Perioperative Cardiac Xenograft Dysfunction After Orthotopic Transplantation
Kristopher B. Deatrick, MD, Sunjay Kaushal, MD PhD, Muhammad Mohiuddin, MD, Bartley Griffith, MD.
University of Maryland, Baltimore, MD, USA.
Objective(s): The shortage of donor hearts for infants remains critical. Prolonged graft survival following heterotopic transplant of genetically engineered (GE) porcine cardiac xenografts has been reported, but survival of orthotopic cardiac xenografts remains unproven. A major barrier to this advance is perioperative cardiac xenograft dysfunction (PCXD) characterized by graft dysfunction within 24-48 hours of transplantation.
Orthotopic transplantation of GE pig hearts was performed in 7 healthy baboons. The genes modified included 1-3 galactosidase knockout with multiple combinations of transgenic expression of human CD46, TBM, EPCR, TFPI, DAF, and CD47. Our established immunosuppression (IS) regime (Rituxan, CVF, ATG, anti-CD40 antibody, MMF and steroids) was used. Cold static preservation was used for all donor hearts, with no technical issues in preservation.
Graft ischemic times were under 60 minutes. All recipients weaned from cardiopulmonary bypass but survived for fewer than 48 hours with standard inotropic and vasopressor support. Satisfactory hemodynamics were maintained for up to 36 hrs, but slowly failed with increasing inotropic and vasopressor support. Dysrhythmias were frequent and ultimately progressed to cardiac arrest. In three recipients, function was maintained for 24 hours without inotropic support. Histology of the explanted hearts was unremarkable and showed minimal evidence of antibody-mediated rejection.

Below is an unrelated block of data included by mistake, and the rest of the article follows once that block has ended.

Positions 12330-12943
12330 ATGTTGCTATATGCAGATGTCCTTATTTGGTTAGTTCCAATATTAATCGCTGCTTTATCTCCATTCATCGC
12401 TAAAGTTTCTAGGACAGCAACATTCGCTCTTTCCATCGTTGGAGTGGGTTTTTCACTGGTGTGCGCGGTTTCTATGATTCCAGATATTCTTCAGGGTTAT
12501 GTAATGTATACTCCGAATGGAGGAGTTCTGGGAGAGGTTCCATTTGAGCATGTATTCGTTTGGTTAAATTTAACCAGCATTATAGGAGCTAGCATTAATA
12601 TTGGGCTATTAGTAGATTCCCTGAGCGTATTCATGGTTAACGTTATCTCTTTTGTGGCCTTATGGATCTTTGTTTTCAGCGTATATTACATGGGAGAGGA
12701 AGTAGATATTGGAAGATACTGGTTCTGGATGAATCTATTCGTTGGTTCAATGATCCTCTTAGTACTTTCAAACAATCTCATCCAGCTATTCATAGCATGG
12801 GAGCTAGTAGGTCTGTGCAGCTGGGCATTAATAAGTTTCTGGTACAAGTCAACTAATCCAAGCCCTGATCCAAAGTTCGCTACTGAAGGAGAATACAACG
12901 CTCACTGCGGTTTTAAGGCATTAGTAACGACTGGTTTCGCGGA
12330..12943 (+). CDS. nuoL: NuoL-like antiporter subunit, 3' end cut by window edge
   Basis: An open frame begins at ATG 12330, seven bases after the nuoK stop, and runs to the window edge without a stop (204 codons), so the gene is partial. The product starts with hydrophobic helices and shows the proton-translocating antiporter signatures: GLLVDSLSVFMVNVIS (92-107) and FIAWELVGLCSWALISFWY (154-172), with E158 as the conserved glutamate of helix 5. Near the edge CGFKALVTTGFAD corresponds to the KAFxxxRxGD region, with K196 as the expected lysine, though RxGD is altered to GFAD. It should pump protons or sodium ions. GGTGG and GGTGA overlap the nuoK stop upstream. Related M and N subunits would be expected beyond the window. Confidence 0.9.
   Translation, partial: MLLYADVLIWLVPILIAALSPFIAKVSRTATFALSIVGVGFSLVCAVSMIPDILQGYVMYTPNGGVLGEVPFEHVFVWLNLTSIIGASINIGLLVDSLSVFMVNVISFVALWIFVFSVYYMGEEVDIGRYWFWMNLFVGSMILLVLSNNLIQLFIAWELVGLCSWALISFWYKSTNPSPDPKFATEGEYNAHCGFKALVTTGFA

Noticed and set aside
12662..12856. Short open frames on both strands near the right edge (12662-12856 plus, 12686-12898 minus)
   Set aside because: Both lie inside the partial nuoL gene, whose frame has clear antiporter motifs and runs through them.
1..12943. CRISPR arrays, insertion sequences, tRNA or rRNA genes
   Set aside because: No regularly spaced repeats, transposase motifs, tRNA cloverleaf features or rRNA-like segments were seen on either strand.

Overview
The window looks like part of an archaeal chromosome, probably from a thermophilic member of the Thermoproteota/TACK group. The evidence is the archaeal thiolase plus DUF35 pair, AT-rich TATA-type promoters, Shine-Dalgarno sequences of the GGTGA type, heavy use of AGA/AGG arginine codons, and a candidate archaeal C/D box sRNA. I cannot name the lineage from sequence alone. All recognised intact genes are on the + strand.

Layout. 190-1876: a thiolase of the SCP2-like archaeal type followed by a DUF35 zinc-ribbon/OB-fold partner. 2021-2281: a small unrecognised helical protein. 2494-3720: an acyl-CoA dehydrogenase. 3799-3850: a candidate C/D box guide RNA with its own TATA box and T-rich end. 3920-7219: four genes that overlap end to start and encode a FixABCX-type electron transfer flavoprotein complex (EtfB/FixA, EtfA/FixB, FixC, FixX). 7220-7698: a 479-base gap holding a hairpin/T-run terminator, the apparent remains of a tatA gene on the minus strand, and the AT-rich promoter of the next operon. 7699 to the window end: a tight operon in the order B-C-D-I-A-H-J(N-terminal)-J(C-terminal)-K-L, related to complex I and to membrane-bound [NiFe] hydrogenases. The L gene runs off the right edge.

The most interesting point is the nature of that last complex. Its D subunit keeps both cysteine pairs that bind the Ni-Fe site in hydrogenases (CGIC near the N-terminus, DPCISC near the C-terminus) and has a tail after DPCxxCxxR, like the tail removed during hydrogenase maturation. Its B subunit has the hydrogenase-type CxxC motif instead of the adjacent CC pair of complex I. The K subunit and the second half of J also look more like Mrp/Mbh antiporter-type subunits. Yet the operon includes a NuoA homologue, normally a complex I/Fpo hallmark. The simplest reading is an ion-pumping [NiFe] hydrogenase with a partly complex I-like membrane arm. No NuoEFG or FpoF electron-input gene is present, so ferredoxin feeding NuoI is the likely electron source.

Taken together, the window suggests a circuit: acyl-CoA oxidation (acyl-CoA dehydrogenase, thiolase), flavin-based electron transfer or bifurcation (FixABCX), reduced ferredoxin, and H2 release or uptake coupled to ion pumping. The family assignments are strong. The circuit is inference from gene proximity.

Despite excellent surgical technique, preservation, uneventful weaning from CPB, and adequate initial function, orthotopic cardiac xenografts slowly fail within 24-48 hours without significant evidence of rejection. Modification of preservation techniques, avoiding allogeneic blood transfusion and other measures may be necessary to reduce the incidence and severity of PCXD.